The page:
African countries have been actively seeking both bilateral collaboration and continental unity since the 1950s. Such efforts focused on trade in finished goods but less on infrastructure collaboration. The objective of this study is to (a) examine the impact of hydropower consumption on economic growth in Kenya and Sudan, as a case study; and (b) indirectly infer its potential to strengthen economic cooperation among African countries if and when such mutual benefits pave the way via infrastructure collaboration. This is based on the rationale that such mutual benefits generate an incentive compatible engagement that will have the potential for countries to lock-in such benefits.
The approach used is a basic growth model in which output (GDP) is determined by capital, labor. Energy is also included as an additional input to the two conventional inputs. To estimate this model, a co-integration approach using an auto regressive distributive lag (ARDL) model and data from 1971 to 2012 is used.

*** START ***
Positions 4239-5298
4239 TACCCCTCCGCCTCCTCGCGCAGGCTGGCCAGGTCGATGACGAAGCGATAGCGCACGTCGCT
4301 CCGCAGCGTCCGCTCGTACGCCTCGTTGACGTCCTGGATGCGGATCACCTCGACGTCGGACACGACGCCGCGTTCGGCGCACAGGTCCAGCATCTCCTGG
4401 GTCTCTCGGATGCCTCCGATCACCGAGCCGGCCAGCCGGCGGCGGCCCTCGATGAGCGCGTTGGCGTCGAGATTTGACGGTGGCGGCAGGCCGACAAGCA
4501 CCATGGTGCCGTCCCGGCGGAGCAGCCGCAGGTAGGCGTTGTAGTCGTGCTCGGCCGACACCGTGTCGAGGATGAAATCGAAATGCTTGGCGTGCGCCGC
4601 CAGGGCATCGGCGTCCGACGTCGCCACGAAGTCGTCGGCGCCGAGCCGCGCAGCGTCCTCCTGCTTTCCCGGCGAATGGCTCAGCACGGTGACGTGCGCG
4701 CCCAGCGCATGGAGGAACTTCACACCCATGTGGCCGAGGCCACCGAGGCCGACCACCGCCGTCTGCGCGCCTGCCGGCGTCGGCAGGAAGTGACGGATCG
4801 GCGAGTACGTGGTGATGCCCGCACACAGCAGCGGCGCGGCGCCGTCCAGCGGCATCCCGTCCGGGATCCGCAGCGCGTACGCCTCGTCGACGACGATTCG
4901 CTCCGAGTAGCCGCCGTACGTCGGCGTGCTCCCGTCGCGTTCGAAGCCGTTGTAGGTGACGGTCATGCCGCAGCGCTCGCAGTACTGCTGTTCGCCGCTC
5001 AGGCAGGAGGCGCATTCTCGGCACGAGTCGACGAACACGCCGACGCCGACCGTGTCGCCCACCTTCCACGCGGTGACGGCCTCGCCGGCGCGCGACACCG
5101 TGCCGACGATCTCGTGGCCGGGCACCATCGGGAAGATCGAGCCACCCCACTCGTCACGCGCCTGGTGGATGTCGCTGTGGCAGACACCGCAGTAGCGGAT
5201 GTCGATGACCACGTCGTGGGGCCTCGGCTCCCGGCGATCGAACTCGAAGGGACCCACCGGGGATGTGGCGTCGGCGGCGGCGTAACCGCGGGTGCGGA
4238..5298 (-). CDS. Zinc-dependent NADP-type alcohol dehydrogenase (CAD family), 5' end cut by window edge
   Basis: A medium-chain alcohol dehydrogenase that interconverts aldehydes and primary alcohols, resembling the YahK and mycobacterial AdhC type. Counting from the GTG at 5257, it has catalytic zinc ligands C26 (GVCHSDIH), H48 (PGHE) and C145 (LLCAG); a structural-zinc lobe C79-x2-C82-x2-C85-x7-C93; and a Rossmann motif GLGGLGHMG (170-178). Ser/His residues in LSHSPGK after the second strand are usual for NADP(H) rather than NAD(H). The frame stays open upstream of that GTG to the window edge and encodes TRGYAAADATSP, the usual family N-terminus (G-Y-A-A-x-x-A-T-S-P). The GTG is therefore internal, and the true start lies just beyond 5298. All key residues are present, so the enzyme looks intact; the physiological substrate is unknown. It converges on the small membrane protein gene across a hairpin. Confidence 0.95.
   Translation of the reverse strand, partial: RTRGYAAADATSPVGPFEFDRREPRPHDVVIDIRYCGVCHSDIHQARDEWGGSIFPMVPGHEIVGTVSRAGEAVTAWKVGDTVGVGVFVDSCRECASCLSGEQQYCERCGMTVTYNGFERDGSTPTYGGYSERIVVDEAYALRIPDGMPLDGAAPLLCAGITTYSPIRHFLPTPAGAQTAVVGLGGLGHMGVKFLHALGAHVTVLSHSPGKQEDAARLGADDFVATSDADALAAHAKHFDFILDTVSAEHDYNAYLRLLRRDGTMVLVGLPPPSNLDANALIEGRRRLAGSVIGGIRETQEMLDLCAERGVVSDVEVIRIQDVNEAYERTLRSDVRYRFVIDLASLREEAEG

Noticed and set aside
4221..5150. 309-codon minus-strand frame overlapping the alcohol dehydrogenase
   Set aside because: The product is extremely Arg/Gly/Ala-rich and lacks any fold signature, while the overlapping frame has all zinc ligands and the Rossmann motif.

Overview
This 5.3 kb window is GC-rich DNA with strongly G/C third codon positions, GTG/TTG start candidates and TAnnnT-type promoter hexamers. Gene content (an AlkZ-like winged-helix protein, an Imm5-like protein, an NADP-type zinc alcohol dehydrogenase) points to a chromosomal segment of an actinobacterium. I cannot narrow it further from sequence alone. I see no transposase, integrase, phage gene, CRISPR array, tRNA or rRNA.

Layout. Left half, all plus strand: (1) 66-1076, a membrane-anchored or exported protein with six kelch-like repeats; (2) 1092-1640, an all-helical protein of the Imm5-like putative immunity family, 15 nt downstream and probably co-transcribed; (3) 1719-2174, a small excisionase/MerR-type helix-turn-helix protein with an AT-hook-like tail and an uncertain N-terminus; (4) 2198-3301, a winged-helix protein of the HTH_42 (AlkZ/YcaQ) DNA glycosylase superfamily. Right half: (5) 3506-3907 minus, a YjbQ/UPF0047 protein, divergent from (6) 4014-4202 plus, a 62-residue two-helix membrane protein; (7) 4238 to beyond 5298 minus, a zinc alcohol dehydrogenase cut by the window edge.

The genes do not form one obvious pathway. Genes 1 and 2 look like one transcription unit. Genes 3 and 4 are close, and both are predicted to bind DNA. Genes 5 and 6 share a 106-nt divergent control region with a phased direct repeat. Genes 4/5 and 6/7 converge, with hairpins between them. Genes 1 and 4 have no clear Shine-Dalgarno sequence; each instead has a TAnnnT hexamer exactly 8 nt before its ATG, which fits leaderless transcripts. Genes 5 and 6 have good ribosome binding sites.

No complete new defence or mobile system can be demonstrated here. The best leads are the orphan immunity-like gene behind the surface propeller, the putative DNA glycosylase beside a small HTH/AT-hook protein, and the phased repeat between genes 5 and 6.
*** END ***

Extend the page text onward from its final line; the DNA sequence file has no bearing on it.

The results seems to support the hypothesis that energy consumption is an input to economic growth as a complement to the conventional factors of production; it suggested that the direct impact of a unit increase in hydroelectric consumption on GDP growth of Kenya and Sudan in the long-run is about 0.7% and about 0.6%, respectively. Similarly, its contribution is less in the short-run than in the long run but it is still likely to boost growth by about 0.34 and 0.24 per cent, respectively.
All trade theories suggest that the basis for sustained trade linkages among countries is gains from trade transactions. Hence mutual gains from infrastructure linkages are expected to both boost further economic linkages and ultimately strengthen regional integration, in countries such as Ethiopia, Kenya and Sudan.
By: Haile Kebret Taye (PhD)